Gregory Su is a postdoctoral fellow studying connections between chemistry, structure, and function in soft materials by combining experimental soft x-ray spectroscopy and scattering with ab initio calculations. Su has been at the ALS since March 2016 and works primarily with the scattering group at Beamline 126.96.36.199, the Resonant Soft X-Ray Scattering (RSoXS) Beamline.
What brought you to the ALS?
I first came to the ALS as a user at the end of 2011 when I was a relatively new graduate student at UC Santa Barbara. In fact, that first trip was to use Beamline 188.8.131.52, which had just become available to general users in 2010. It was somewhat overwhelming to keep up with everything that was going on, but fortunately the beamline scientists were extremely helpful.
In graduate school I studied organic semiconductors for applications in flexible electronics. Specifically, I was focusing on understanding morphology of thin films, so synchrotron techniques turned out to be very useful. At the time, RSoXS was emerging as a way to characterize polymers and other soft matter, making it a unique opportunity to gain exposure to synchrotron science. I traveled to the ALS several times a year, mostly to use Beamline 184.108.40.206, but I also did experiments at Beamlines 7.3.3 and 220.127.116.11. Towards the end of graduate school, I also started working with David Prendergast at the Molecular Foundry to perform complementary simulations of x-ray absorption spectroscopy. I enjoyed seeing ALS staff and users at conferences and other events, and I attended the ALS User Meetings when I was in graduate school, and was very fortunate to receive the Neville B. Smith Student Poster Award in 2015.
Being a regular user at the ALS allowed me to get to know staff, postdocs, and other users, and I knew it would be a great place to continue my scientific career as a postdoc. Now, I work with Cheng Wang at Beamline 18.104.22.168. I am continuing to use theory and experiment to understand soft materials and am also involved with work to develop in situ capabilities at our beamline.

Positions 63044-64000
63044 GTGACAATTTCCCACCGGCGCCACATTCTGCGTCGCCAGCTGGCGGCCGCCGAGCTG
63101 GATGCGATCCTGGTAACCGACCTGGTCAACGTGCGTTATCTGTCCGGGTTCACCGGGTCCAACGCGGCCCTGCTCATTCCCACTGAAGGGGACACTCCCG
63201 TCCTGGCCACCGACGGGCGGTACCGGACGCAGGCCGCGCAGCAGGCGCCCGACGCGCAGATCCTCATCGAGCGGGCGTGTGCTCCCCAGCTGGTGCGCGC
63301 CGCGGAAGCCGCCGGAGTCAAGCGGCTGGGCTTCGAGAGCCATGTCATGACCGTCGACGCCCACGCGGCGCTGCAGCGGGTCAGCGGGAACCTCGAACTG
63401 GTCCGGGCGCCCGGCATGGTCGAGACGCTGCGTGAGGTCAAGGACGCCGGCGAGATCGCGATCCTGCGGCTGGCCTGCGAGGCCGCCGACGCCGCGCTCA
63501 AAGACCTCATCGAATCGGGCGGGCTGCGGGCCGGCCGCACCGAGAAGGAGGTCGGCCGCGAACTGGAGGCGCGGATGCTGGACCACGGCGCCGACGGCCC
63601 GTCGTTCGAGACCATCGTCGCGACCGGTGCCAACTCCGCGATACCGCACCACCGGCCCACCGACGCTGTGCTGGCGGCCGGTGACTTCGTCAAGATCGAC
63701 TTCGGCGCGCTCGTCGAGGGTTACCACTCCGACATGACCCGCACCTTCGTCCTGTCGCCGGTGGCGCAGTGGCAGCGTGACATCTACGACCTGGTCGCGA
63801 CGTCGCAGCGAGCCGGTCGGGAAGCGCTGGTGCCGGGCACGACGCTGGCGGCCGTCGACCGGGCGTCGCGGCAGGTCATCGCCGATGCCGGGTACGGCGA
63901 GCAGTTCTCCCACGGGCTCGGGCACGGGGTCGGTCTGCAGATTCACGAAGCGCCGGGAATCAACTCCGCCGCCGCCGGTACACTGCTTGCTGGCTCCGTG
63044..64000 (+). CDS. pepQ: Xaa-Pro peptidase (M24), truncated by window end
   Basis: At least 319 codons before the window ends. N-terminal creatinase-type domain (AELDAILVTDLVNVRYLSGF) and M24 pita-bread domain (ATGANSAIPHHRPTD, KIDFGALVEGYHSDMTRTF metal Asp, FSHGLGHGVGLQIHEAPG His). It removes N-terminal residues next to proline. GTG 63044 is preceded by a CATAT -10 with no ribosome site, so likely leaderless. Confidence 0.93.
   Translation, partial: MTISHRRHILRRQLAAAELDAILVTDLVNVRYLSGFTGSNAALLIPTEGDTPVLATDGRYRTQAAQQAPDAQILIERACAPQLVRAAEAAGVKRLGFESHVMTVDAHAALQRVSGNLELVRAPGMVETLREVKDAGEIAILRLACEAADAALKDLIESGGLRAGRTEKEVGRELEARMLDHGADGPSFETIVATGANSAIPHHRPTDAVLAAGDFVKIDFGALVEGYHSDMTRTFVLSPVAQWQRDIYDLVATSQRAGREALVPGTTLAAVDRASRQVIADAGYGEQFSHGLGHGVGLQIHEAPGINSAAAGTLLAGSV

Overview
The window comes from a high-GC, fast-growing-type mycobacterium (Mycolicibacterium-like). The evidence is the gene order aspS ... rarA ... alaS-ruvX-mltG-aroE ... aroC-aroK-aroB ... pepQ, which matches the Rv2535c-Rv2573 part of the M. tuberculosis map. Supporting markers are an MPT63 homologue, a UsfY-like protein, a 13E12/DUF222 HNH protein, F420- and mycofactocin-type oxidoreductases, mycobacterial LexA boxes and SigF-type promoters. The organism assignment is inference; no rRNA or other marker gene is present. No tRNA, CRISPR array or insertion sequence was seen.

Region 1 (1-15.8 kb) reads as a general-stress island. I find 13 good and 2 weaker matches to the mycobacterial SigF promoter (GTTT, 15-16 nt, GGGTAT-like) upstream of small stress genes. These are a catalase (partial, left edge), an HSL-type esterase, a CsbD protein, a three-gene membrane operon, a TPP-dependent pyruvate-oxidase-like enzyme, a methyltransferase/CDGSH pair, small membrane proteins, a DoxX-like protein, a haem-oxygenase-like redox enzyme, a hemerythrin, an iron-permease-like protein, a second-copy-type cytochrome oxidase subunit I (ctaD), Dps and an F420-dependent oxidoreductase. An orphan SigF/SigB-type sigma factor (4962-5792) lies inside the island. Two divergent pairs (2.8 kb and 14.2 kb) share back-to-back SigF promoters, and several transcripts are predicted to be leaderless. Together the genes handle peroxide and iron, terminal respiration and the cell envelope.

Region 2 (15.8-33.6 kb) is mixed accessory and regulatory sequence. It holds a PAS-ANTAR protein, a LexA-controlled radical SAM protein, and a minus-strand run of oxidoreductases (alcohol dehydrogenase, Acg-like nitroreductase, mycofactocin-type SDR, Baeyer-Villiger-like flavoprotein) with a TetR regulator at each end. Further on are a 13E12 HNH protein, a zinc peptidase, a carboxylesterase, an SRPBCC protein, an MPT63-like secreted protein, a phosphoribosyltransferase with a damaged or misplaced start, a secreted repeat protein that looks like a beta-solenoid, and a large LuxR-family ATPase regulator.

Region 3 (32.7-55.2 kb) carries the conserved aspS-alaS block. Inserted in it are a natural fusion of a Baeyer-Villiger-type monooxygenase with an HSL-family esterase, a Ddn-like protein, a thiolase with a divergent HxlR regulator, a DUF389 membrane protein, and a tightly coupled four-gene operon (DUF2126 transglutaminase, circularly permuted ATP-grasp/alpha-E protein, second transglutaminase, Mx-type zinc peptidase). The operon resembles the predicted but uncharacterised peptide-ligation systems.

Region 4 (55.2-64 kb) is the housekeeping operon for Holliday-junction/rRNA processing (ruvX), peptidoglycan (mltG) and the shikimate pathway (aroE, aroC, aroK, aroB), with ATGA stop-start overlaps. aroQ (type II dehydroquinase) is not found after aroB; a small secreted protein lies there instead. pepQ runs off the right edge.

What are you enjoying most about being at the ALS?
I really enjoy the aspects that come with being at a user facility. I am able to meet and collaborate with various groups that come from institutions all over the world. It is rewarding to be able to help, although I still have a lot to learn myself! Everyone here is friendly and supportive, which makes for a great working environment. There are many visitors, affiliates, and doctoral fellows that spend time here and this allows me to meet people with different backgrounds.
What’s challenging about working at the ALS?
Synchrotrons are focused on characterization, and that comes with challenges in other areas. It can be difficult to find ways to make materials and prepare samples, and this often requires relying on other groups to do this or getting access to different facilities. However, that also means that basically everyone here works collaboratively, which I think is beneficial overall.
Did you always know you wanted to be a scientist?
I definitely veered toward science when I was younger. My dad and quite a few of my relatives are in science as well, so that certainly helped. I am from Massachusetts, and I studied chemical engineering at UMass Amherst. However, I did my undergraduate research with a professor in the Polymer Science and Engineering Department. I did a summer REU program at MIT and spent another summer working in a lab at the Pohang University of Science and Technology in Korea. All of this helped me decide that I wanted to go to graduate school and I entered the Materials Department at UC Santa Barbara in 2010 working with professors Michael Chabinyc and Ed Kramer, both of whom regularly sent their group members to synchrotron facilities.
What do you enjoy doing in your down time?
I enjoy being outdoors, and my main hobby is rock climbing. I started on the east coast, but was able to climb outdoors more after moving to California. Once you get used to driving a good distance, there are so many well-known climbing areas available: Bishop, Yosemite, Red Rocks, and Joshua Tree, to name a few. Climbing is a lot of fun, and it is a great activity that lets you visit many beautiful places. Turns out there are quite a few ALS/LBL employees who climb!